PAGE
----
Figures 6 and 7 show the impact of logging on carbon fluxes and pools at a monthly time step, and the corresponding annual fluxes and changes in carbon pools are summarized in Table 5. The logging disturbance leads to reductions in GPP, NPP, AR, and AGB, as well as increases in ER, NEE, HR, and CWD. The impacts of logging on the carbon budgets are also proportional to logging damage levels. Specifically, logging reduces the simulated AGB from 174 Mg C ha−1 (intact) to 156 Mg C ha−1 (RILlow), 137 Mg C ha−1 (RILhigh), 154 Mg C ha−1 (CLlow), and 134 Mg C ha−1 (CLhigh), while it increases the simulated necromass pool (CWD + litter) from 50.0 Mg C ha−1 in the intact case to 73 Mg C ha−1 (RILlow), 97 Mg C ha−1 (RILhigh), 76 Mg C ha−1 (CLlow), and 101 Mg C ha−1 (CLhigh). For the case closest to the experimental logging event (RILlow), the changes in AGB and necromass from the intact case are −18 Mg C ha−1 (10 %) and 23.0 Mg C ha−1 (46 %), in comparison to observed changes of −22 Mg C ha−1 in AGB (12 %) and 16 Mg C ha−1 (27 %) in necromass from Miller et al. (2011), respectively. The magnitudes and directions of these changes are reasonable when compared to observations (i.e., decreases in GPP, ER, and AR following logging). On the other hand, the simulations indicate that the forest could be turned from a carbon sink (−0.69 Mg C ha−1 yr−1) to a larger carbon source in 1–5 years following logging, consistent with observations from the tower suggesting that the forest was a carbon sink or a modest carbon source ( Mg C ha−1 yr−1) prior to logging.
The recovery trajectories following logging are also shown in Figs. 6, 7, and Table 5. It takes more than 70 years for AGB to return to its prelogging levels, but the recovery of carbon fluxes such as GPP, NPP, and AR is much faster (i.e., within 5 years following logging). The initial recovery rates of AGB following logging are faster for high-intensity logging because of increased light reaching the forest floor, as indicated by the steeper slopes corresponding to the CLhigh and RILhigh scenarios compared to those of CLlow and RILlow (Fig. 9h). This finding is consistent with previous observational and modeling studies (Mazzei et al., 2010; Huang and Asner, 2010) in that the damage level determines the number of years required to recover the original AGB, and the AGB accumulation rates in recently logged forests are higher than those in intact forests. For example, by synthesizing data from 79 permanent plots at 10 sites across the Amazon basin, Ruttishauser et al. (2016) and Piponiot et al. (2018) show that it requires 12, 43, and 75 years for the forest to recover with initial losses of 10 %, 25 %, or 50 % in AGB. Corresponding to the changes in AGB, logging introduces a large amount of necromass to the forest floor, with the highest increases in the CLhigh and RILhigh scenarios. As shown in Fig. 7d and Table 5, necromass and CWD pools return to the prelogging level in ∼15 years. Meanwhile, HR in RILlow stays elevated in the 5 years following logging but converges to that from the intact simulation in ∼10 years, which is consistent with observations (Miller et al., 2011; Table 5).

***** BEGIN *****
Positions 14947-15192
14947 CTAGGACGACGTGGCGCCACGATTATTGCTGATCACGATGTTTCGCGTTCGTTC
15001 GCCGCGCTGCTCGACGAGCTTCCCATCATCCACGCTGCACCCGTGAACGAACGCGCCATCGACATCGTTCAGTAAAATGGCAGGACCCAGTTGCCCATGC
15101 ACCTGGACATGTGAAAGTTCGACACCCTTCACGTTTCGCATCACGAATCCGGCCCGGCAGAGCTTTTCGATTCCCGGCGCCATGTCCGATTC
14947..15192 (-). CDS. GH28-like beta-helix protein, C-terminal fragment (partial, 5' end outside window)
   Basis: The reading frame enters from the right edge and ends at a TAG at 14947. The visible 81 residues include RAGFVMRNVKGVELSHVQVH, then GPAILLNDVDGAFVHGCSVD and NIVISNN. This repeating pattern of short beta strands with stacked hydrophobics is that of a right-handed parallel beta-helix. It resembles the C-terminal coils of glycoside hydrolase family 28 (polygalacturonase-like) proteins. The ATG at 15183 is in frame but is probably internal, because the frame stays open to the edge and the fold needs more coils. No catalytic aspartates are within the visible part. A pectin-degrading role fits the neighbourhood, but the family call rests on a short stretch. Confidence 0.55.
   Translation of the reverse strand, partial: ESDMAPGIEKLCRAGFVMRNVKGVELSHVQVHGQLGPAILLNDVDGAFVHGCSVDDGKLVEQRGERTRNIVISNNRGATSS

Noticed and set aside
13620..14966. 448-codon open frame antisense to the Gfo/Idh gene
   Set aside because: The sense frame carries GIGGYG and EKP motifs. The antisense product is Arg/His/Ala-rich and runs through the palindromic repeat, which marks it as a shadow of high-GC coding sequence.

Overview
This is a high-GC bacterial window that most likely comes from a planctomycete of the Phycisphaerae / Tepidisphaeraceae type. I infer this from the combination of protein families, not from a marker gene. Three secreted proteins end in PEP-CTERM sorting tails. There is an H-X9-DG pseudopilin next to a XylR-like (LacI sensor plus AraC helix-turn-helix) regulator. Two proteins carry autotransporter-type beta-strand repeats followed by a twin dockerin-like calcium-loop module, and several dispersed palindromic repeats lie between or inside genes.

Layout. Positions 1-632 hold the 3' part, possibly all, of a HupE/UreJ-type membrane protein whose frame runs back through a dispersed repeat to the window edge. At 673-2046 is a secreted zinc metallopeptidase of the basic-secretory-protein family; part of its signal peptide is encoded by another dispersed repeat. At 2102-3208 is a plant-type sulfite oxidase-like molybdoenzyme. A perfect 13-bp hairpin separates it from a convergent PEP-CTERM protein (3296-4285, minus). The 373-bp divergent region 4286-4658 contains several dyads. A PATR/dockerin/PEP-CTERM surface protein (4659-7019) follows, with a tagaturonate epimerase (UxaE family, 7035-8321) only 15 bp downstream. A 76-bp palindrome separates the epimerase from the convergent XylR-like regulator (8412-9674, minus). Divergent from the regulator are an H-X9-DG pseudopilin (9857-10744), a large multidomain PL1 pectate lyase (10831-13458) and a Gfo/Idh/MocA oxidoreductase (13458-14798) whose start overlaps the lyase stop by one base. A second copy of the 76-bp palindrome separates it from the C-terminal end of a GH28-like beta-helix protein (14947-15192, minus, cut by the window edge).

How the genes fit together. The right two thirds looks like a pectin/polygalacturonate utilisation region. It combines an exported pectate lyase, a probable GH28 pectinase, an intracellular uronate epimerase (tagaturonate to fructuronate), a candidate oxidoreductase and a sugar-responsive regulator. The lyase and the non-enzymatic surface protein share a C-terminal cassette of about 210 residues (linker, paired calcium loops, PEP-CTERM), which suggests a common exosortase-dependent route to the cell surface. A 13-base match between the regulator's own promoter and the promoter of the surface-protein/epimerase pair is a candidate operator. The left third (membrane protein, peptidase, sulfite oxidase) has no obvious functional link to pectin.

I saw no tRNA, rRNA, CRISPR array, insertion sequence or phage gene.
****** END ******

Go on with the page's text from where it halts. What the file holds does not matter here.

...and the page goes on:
3.4 Effects of logging on forest structure and composition